2. A few months ago my Windows Vista crashed in a completely unrecoverable way. I have since switched to using Kubuntu Linux (which appears much more stable) but recently realized that I can no longer file using QuickTax. Would you happen to know of anybody that is either making tax filing software that is Linux compatible or alternatively has a completely web-based application, in such a way that there is no resident application?

  3. Pingback: Tweets that mention What’s New in TurboTax 2010 | Canadian Capitalist --

  4. @Matt: I’ll be covering competing software products in future posts. I’ve written about StudioTax in the past.

    @Phil: There are plenty of web-based applications available. TurboTax offers one at We’ll cover competing web-based products in a future post. Here’s a list of 2009 programs:

  5. Phil,

    Nearly all of the Tax Prep software packages are web-based now. Or you could run one of the Windows emulators (e.g. WINE) for Linux to run your Windows apps.

  6. I still prefer to prepare my taxes on my own machine. I have no reason to believe that there are problems with the online versions, but I prefer to wait a few more years to hear if any problems come up. Thanks for the Walmart tip.

  7. Tip – For many of the web based products you do not need to pay until you want to print and/or file it with CRA. Last year was the first year that I used 2 different web products and they each presented me with different refund amounts. I ended up filing with the one that gave me a slightly bigger refund. I don’t know why there was a difference in refund amounts but if you are looking to maximize refunds, you can certainly try more than one web application.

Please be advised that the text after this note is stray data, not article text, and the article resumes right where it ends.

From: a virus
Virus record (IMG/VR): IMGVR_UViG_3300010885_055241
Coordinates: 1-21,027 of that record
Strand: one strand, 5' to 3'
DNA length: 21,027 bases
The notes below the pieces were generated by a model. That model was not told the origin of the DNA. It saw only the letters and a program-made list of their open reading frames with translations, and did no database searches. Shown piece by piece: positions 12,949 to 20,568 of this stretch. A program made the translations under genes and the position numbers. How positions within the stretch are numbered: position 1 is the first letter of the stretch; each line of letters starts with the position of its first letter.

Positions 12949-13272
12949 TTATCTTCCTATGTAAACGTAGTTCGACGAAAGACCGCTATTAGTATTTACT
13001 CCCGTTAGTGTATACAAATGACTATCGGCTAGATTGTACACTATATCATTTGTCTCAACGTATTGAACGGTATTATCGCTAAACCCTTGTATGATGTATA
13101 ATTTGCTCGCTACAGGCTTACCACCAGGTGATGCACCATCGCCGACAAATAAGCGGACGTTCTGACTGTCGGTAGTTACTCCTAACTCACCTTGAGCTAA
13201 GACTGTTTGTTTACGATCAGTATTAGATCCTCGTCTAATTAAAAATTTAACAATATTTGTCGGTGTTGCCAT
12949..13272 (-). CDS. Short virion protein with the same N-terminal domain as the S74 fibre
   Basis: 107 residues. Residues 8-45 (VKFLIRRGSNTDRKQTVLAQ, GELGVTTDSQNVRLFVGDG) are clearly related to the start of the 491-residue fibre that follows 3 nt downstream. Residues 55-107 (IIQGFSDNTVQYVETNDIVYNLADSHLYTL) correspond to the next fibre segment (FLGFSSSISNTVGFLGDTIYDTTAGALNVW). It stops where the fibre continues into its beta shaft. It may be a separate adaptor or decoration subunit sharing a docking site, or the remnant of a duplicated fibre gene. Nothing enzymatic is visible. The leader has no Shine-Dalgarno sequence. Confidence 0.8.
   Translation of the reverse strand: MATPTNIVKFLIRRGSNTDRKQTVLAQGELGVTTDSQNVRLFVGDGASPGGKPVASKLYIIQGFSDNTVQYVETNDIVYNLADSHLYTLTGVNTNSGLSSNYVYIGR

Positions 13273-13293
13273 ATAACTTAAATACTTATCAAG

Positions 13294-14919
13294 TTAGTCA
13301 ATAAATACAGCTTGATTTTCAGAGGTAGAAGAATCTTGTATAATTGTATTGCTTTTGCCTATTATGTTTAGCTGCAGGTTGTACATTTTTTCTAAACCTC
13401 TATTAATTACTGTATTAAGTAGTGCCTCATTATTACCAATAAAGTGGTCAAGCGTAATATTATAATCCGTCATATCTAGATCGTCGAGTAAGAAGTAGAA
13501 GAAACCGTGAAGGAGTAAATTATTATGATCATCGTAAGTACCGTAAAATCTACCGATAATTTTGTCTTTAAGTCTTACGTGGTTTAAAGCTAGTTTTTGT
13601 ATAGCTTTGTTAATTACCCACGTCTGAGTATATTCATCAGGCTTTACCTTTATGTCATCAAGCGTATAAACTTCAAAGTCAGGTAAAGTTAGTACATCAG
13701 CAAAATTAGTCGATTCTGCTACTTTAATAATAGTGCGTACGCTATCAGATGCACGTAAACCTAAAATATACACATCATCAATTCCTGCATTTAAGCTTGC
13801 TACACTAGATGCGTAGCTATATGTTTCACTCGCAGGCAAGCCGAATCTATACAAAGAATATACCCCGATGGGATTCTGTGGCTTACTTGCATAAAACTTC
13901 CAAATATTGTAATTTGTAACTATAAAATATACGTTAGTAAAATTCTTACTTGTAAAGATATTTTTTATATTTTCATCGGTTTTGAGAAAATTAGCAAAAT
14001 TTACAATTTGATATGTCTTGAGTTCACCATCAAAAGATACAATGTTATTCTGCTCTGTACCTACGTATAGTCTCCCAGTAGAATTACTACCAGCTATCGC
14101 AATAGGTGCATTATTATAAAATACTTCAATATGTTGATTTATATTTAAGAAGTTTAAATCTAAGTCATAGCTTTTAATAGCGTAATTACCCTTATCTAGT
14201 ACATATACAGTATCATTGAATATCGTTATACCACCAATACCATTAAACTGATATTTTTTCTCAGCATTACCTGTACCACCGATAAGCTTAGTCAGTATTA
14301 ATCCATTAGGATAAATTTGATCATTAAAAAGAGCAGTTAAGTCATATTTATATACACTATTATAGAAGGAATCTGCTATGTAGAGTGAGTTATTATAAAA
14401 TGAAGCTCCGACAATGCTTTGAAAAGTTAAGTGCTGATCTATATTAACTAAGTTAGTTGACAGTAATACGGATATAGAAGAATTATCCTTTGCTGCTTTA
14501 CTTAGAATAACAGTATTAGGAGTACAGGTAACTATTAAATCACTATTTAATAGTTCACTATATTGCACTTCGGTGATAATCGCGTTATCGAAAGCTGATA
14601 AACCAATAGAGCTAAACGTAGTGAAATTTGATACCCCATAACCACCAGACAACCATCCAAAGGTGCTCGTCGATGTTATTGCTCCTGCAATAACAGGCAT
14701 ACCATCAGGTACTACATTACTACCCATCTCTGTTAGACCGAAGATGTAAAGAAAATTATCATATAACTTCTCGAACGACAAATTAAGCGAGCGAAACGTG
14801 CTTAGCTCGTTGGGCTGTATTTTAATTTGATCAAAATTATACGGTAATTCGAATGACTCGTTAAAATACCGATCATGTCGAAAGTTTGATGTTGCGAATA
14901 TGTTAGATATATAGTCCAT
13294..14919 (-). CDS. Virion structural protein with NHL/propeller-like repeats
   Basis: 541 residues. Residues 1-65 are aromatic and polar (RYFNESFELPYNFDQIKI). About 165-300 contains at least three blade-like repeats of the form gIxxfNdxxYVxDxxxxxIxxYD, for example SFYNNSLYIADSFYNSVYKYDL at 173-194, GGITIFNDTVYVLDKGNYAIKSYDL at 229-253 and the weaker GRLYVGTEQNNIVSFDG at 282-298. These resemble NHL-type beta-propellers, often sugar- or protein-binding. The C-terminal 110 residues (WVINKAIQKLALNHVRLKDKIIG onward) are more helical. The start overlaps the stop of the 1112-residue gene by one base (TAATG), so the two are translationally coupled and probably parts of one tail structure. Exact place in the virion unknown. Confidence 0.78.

8. which one of these online packages is the cheapest to do an individual tax return? Mine isn’t too complicated jsut a few investments and dividends. Nothing else.

  9. I bought it recently and really like it. Been a QuickTax user for years, really enjoy the interface and the simplicity they launched with this year’s version. I just need those T5 statements to arrive and I’m on my way. Looking forward to your test drive review.


  10. “Canada’s leading tax software product”
    No comparison nor even mention of other products.
    No critique of this product.

    This is an advertisement posing as an article.

    I guess that is what happens when you sell out to a co. like MoneySense.

    • @Joseph: First off, I’ve explicitly stated the policies under which this blog operates:

      “Canada’s leading tax software product” — That’s not an opinion. It is a fact. TurboTax is the market leader. How do I know? I’ve heard it from many of its competitors.

      This post is exactly what I said it is: my notes from a meeting with Intuit executives. And I’ve mentioned that I’ll report back on my impressions with new features, which I can only do when I’ve had a chance to play with it. Next week, I’m running a post on my meeting with UFile executives. In the past, I’ve posted what I learnt from StudioTax people.